The mental health benefits of being in nature
We see it in movies, on television, and read it in books: we get it, nature is pretty romantic. But too many people overlook the impact that being in nature has on our mental health. Immersing oneself in nature is a means of affecting our mood. It has actually been proven that nature can improve mood disorders in many individuals. Technically, nature cannot cure depression, anxiety, or other mood disorders, but it can certainly alleviate some of the symptoms. All it takes is a walk in the woods.
Sound too simple? Here are some of the benefits to your mental health by being in nature.
Nature is naturally calming.
There’s a reason why many sleep aids come in the form of natural ambience, like seaside ocean waves, birds chirping in the forest, or rain gently falling through trees. Nature creates a sense of serendipity that doesn’t otherwise exist in most urban settings. Nature allows us to recharge and disconnect from our busy, stressful lives and allows us a moment to settle into a more positive mindset.
Some studies even allege that walking barefoot in nature, also called “earthing” may allow us to deepen our connection with nature. It even has some rather surprising MD-approved benefits. Early “earthers” argued that walking barefoot in the earth helps our bodies bond with the “electrons in the earth” but that may really be up to the individual to decide.
Natural lighting may improve our circadian rhythms.
Waking up to an alarm can be jarring! Sometimes, no matter how much sleep we got the previous night, we can still wake up groggy. Poor sleep, accumulated over time, can contribute to the worsening of symptoms from mood disorders like depression. When we spend more time in nature or simply allow ourselves to sleep and wake to the natural dark and light of the great outdoors, we can greatly improve our circadian rhythms and natural sleep patterns. Our internal body clock is naturally attuned to the patterns of sunlight, but when we ignore it or keep our curtains closed, we don’t allow our bodies to normalize in accordance with the shifting of light.
Nature allows us to connect with others.
Nature is a community space where we can consciously engage with others. Social connections are imperative to our mental wellbeing and being outside in nature allows us to disconnect from our technologies and better engage with those around us. Moreover, nature is a great place to participate in community activities, like hiking, sports, climbing, camping, and so on.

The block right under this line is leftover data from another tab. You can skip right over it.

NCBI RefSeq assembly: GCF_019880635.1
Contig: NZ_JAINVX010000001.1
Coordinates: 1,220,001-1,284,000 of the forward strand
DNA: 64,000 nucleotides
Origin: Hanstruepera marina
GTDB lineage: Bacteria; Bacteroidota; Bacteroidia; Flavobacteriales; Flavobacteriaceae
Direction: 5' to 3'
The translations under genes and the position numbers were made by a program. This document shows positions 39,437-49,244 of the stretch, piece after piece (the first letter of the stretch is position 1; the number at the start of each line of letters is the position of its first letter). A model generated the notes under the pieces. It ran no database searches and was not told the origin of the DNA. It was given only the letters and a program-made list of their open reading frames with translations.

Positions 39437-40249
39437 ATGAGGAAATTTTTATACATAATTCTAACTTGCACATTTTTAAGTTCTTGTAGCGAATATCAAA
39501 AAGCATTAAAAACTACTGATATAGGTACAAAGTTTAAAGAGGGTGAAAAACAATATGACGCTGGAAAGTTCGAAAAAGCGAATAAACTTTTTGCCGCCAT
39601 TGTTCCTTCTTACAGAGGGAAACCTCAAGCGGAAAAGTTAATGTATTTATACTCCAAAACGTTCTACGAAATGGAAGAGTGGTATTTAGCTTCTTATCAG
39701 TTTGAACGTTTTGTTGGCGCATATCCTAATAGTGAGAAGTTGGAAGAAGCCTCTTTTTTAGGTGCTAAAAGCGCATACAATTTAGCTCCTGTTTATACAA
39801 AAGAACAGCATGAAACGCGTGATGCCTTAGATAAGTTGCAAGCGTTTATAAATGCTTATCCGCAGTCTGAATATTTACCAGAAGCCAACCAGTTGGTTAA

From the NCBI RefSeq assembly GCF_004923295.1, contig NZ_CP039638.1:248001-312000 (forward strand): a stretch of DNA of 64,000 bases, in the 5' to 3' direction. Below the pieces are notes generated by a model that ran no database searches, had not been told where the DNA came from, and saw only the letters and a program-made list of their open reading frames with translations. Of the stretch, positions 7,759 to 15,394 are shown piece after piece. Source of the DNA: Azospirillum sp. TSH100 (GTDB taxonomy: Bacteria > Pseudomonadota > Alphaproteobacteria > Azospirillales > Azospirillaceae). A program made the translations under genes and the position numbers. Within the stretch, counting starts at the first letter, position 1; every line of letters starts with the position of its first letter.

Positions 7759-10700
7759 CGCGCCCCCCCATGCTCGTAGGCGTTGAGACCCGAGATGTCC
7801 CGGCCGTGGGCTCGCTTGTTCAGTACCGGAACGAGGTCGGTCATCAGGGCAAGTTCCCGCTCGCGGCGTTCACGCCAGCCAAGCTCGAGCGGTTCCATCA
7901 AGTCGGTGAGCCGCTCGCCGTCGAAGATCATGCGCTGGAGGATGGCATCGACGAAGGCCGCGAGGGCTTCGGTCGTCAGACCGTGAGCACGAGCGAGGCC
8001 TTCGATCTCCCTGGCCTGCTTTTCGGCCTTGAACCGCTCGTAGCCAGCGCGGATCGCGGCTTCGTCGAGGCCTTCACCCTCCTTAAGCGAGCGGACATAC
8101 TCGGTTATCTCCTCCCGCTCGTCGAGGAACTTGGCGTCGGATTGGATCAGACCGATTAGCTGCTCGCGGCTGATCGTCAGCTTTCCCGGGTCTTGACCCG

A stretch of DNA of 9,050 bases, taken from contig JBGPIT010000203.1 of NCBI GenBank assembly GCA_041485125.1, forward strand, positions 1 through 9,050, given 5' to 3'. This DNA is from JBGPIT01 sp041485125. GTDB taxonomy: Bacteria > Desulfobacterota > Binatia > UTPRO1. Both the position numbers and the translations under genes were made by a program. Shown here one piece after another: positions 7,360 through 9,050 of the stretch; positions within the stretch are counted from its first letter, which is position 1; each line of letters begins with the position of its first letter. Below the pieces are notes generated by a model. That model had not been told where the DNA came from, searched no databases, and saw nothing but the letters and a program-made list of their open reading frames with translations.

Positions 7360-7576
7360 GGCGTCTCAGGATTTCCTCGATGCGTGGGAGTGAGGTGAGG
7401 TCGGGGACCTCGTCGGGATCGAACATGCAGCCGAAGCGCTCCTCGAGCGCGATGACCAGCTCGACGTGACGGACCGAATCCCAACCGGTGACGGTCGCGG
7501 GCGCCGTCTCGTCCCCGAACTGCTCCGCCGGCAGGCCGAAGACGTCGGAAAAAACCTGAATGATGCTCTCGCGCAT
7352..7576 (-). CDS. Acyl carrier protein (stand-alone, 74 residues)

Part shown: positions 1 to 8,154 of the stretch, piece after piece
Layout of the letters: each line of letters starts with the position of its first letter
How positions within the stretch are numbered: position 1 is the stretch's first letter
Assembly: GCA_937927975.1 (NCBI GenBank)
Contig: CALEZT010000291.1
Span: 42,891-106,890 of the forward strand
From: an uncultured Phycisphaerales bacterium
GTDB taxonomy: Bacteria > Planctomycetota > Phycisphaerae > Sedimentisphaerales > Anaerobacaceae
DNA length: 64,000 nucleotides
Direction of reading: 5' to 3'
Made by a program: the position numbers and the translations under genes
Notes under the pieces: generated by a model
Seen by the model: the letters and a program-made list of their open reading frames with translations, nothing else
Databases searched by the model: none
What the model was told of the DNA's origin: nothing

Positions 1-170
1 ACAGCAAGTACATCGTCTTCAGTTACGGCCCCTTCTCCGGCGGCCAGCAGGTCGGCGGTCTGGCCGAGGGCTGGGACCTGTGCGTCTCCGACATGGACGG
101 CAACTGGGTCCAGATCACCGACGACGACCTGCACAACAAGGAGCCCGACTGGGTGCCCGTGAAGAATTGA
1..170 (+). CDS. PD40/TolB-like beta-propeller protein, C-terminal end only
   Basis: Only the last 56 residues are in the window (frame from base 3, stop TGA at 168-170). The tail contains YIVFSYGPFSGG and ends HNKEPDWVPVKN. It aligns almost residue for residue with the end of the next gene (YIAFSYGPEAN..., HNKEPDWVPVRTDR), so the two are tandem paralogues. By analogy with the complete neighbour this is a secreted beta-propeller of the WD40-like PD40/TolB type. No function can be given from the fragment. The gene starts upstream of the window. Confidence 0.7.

There are plenty of options for young children to bond over nature as well. You can enlist your young children in day camps or summer camps, horse riding activities, go picnicking, or even take them to the park every day or few days to allow them to enjoy the fresh air! This may also educate your children on the benefits of the outdoors and allow them to have a better sense of how nature improves their wellbeing from a young age.
Nature allows us to engage with our senses.
A great exercise – especially for individuals who may be struggling with stress or anxiety – is to explore our various senses in conjunction with nature. How does the soil feel under your feet? How does the forest smell? What does the breeze feel like? What sounds do you hear? All of these correlate to connectedness with nature – which may improve mental wellness.
This also goes hand-in-hand with an anxiety-alleviating technique known as “grounding” which involves the usage of the affected individual’s senses to reground the person during an anxious or panic episode.
While nature is certainly beneficial to our health, it is not a cure for serious, clinical mood disorders or mental illnesses. For ailments that you struggle with regularly, or if you are having difficulty coping with a mood disorder, you should contact your doctor or talk to a registered psychiatrist. Nature has its benefits, but it’s not a cure-all! That being said, for people who suffer from occasional mood swings, stress and anxiety, taking a step into the trees may be a great help.